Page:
The battle for the best CPU for gaming is on. AMD’s hot new Ryzen 7 5800X3D and Intel’s Core i9-12900K are two CPUs with very different approaches to high-end gaming performance, but both are equally impressive.
With eight cores and several hundred dollars separating them, it might seem like a foregone conclusion which is best. But with their unique hardware arrangements, the title of which is the best gaming processor of 2022 — so far — really is up for grabs.
Intel released the Core i9-12900K in early November 2021 as the flagship of the new Alder Lake generation. It debuted with a recommend price of $589, though it more readily sells for around $600 at the time of writing.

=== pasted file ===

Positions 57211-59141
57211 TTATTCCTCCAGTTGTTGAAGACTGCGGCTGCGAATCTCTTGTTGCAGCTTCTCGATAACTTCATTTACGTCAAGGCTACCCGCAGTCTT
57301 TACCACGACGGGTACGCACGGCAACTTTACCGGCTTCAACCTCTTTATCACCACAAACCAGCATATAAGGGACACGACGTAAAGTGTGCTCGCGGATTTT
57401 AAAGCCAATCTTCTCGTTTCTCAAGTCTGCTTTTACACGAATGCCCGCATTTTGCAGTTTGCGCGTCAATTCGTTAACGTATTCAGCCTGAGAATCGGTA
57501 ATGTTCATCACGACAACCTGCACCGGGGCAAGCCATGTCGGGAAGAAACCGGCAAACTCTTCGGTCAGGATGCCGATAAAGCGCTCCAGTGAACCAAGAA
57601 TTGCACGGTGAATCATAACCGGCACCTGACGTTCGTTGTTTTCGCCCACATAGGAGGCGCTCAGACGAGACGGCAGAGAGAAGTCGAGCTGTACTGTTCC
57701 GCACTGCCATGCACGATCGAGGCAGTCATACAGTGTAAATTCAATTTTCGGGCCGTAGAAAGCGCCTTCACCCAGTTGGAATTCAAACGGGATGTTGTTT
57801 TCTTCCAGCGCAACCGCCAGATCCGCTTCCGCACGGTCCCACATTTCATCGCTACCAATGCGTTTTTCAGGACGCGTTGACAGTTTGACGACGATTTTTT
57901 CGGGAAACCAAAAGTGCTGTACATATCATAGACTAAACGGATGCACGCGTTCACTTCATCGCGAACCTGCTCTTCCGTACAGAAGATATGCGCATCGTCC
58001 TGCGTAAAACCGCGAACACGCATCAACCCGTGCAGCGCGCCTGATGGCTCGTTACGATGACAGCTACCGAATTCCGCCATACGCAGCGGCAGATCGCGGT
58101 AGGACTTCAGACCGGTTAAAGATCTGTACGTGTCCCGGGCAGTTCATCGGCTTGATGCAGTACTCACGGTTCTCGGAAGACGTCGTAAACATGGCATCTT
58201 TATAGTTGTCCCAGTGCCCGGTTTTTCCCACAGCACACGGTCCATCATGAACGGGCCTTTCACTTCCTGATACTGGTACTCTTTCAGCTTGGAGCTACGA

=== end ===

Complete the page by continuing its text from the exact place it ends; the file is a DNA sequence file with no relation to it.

The AMD Ryzen 5800X3D launched on April 20, 2022, with a price tag of $450. This puts it more in line with the Core i7-12700K in terms of cost, but performance-wise, at least in gaming, it is very much gunning for the Intel flagship.
|AMD Ryzen 5800X3D||Intel Core i9-12900K|
|Architecture||Zen 3||Alder Lake|
|Process||TSCM 7nm||Intel 7 (10nm)|
|Cores||8||16 (8 performance + 8 efficiency)|
|Total L3 cache||96MB||30MB|
These two CPUs have very different hardware makeups, each representing exciting new directions for their respective companies. The Ryzen 7 5800X3D has a more traditional core layout of eight identical cores and 16 threads with simultaneous multi-threading. The Intel Core i9-12900K has 16 total cores split between eight performance cores, and eight smaller efficiency cores.